The wealth of political parties in Indian politics is experiencing significant growth. Data from the Association for Democratic Reforms (ADR) reveals that in 2014-15, the combined political party income was ₹1,950 crore. This figure increased to ₹4,918 crore in 2022-23, recording an increase of 152 per cent.

Political parties have to disclose their annual income to the election commission, which is put out on the Election Commission of India (ECI) website. This income comprises voluntary contributions, fees and subscriptions, collection by issuing coupons, and other sources of income. The income portion of the income consists of voluntary donations from mechanisms such as electoral bonds, party donations of more than ₹20,000, and donations from electoral trusts.

Data shows that the Bhartiya Janata Party’s (BJP) income grew from ₹970 crore in 2014-15 to ₹3,623 crore in 2019-20, marking a 273 per cent growth. However, it subsequently decreased to ₹2,360 crore in 2022-23, reflecting a 35 per cent decrease. In contrast, the Indian National Congress’s (INC) income was Rs 644 crore in 2014-15, which slowly grew to ₹998 crore in 2019-20, representing a 60 per cent growth. However, it declined to ₹467 crore in 2022-23.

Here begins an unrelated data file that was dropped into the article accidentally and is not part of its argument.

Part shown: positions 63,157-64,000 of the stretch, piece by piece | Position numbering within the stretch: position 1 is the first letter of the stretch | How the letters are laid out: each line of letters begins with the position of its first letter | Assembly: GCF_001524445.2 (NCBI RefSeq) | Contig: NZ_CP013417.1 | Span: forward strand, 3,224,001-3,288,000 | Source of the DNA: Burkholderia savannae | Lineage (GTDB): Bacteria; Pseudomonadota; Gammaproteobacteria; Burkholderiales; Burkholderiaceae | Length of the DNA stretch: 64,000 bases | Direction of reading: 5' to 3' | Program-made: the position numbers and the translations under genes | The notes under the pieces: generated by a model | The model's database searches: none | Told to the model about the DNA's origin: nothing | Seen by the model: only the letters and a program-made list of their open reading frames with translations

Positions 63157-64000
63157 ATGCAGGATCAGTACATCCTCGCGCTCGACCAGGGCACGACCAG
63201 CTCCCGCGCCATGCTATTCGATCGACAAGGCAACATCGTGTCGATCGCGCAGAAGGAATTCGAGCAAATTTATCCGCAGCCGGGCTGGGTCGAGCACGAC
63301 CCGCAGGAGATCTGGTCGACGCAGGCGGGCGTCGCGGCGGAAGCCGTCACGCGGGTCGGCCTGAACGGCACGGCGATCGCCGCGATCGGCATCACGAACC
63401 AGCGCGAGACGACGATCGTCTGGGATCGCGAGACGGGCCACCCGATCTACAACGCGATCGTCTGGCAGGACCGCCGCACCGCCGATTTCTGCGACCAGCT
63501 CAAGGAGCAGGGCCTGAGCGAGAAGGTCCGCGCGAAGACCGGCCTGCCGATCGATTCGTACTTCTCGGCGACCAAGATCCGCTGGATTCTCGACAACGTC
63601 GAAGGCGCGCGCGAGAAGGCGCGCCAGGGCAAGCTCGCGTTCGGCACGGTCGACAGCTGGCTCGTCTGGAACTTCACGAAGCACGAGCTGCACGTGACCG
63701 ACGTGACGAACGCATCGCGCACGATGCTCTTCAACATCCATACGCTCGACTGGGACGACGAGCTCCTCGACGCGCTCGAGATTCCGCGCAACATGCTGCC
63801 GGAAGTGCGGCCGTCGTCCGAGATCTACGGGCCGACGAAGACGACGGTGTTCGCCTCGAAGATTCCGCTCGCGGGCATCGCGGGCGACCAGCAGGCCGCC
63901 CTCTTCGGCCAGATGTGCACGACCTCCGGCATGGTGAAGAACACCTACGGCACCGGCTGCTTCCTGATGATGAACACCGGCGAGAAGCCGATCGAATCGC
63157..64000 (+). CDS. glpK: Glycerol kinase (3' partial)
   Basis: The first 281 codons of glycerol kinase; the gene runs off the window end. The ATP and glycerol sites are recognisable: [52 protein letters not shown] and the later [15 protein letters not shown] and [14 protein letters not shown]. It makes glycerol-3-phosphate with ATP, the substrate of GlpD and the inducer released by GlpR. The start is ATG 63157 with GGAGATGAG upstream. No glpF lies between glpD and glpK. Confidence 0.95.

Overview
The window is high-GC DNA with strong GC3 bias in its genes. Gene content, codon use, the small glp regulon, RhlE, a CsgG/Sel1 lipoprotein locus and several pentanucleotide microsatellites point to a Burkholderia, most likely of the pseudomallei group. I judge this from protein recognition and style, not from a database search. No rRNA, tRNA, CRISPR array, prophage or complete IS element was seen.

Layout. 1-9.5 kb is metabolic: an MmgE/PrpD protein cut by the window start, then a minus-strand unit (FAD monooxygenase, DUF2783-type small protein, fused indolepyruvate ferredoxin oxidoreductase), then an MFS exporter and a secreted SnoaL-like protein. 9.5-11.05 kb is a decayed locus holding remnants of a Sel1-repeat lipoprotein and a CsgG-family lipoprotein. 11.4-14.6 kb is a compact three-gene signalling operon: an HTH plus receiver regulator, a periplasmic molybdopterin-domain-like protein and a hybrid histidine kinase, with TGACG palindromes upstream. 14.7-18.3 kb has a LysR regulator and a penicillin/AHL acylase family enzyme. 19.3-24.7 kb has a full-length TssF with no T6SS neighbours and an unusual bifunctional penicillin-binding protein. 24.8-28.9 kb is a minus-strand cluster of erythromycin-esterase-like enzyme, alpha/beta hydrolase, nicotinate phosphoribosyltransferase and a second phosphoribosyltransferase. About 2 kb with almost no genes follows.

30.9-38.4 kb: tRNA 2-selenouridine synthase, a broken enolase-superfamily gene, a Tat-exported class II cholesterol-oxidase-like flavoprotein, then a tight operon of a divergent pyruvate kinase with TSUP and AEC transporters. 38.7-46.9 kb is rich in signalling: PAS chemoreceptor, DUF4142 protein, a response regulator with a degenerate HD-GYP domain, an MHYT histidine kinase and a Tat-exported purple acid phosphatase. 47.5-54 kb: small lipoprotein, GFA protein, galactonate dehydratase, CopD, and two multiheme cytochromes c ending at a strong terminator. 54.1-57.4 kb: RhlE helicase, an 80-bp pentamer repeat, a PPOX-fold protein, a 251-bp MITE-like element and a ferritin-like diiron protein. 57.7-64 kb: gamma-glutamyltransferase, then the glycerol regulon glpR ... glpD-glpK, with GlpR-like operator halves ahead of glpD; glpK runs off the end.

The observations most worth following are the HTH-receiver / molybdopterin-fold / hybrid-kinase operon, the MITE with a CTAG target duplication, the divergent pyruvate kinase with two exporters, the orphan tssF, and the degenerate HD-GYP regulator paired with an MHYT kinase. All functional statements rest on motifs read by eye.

On the other hand, the All India Trinamool Congress (AITC) stands third with the highest income. Its income grew from a mere ₹25 crore in 2014-15 to ₹143 crore in 2019-20, marking a 475 per cent growth. It further increased to ₹333 crore with a 73 per cent growth. Bharat Rashtra Samithi (BRS) saw its income increase from a mere ₹24 crore in 2014-15 to ₹130 crore in 2019-20, and skyrocketed to seven times that amount, reaching ₹737 crore in 2022-23.

Unknown sources

The ADR’s Analysis of Sources of Funding of National Parties 2022-23 report indicates that 59 per cent of donations received by national parties in 2022-23 are from ‘unknown sources.’ Anonymous donations also constitute a significant portion of the parties’ income, highlighting the flaws in Indian political financing laws.

The data for 2022-23 indicates a notable increase in income from voluntary contributions, with the BJP receiving ₹2,120 crore, followed by BRS and AITC with ₹683 crore and ₹327 crore, respectively. Income from fees and subscriptions ranks second, with the INC receiving ₹42 crore, followed closely by CPI(M) and BJP with ₹41 crore and ₹3 crore, respectively.

In FY23, the BJP is the only party that received income in the form of interest from banks, amounting to ₹237 crore.

Donations from voluntary contributions include the transfer of party funds exceeding ₹20,000 and donations from electoral bonds. Out of the total income of ₹29,749 crore, around 55.5 per cent comes from electoral bonds alone from 2019-23. This suggests that party income has doubled since the introduction of electoral bonds, primarily due to their anonymity. The rapid growth in party income has been observed since 2019, onwards.